by Clare Johnson
It’s been fairly lively today as the wind picked up overnight. The first clue was the forecast pinned to the board showing strong wind speeds (coloured red – never a good sign) in our bit of ocean. The second was the galley (kitchen) staff tying down all the chairs in the mess (eating area) and putting signs on the two fridges reminding us to use the catches to hold them shut.
Everything on a ship is designed to cope with the motion: from catches on all the drawers in your bedroom so they can’t open and close as the ship rolls, to tables being attached to the floor so they can’t ‘fly’ across the room if the ship gives a particularly violent roll. There are tennis balls on the legs of the dining chairs to give them better grip and help them (and you!) not to slide across the floor whilst eating, and all tables and benches have lips and sticky mats. It also helps to remember not to fill your soup bowl or mug too full! However, even with adaptions life on a moving ship is more difficult. There’s a saying: ‘one hand for you and one for the ship’. You have to lean against something to work at a bench, computer mice have a mind of their own, and it’s a bit too high risk to have a cuppa anywhere near anything you don’t want to get wet!!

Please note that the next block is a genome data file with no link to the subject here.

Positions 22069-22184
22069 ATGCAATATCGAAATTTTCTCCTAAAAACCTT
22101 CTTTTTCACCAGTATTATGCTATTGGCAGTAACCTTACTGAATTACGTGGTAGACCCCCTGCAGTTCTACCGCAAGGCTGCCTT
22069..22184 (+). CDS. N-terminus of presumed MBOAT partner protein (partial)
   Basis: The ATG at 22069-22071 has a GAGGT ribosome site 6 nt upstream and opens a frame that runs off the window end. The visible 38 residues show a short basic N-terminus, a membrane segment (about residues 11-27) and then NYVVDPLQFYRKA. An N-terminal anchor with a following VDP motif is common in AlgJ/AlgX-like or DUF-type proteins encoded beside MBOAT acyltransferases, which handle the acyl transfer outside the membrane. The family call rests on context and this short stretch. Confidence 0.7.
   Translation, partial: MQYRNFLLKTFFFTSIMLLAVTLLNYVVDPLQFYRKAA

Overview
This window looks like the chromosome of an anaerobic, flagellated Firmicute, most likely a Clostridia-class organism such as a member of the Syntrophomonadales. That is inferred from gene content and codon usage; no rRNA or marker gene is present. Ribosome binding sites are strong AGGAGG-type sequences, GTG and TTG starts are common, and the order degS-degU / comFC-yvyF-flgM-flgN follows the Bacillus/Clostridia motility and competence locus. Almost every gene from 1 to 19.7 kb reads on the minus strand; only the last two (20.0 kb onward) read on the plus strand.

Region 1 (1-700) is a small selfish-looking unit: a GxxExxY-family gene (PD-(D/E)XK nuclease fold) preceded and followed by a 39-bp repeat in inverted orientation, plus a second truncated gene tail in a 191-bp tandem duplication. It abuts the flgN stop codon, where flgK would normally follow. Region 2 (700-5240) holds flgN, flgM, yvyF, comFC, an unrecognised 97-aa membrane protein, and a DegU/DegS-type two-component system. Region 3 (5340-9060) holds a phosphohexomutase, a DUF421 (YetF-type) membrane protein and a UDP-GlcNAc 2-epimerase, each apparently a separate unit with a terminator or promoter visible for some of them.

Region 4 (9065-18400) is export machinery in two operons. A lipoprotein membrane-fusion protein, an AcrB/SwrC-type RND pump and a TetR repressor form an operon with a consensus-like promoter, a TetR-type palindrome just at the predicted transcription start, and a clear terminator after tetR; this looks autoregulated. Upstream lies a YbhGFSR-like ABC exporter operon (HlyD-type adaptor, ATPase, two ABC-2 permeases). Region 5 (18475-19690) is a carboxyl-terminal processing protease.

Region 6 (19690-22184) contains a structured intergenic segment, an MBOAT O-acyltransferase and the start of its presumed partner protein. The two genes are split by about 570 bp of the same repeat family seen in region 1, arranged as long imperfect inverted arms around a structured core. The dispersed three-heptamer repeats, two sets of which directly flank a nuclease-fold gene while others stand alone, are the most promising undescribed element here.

Having said that we managed to carry on some work today thanks to the skill of the crew and officers and turning ourselves into the waves to get a more stable position whilst on a sampling station. We are also all aware that the weather here can be a LOT worse than this, and are thankful that we’re not seeing the record breaking waves that Penny and others saw in 2000 in this area – 96 foot I am told by a scientist who was also on board that day! Eek! I’m also very grateful that life didn’t get too lively until after I’d got my sea legs. We’ll all be pleased to wake up to calmer seas tomorrow though!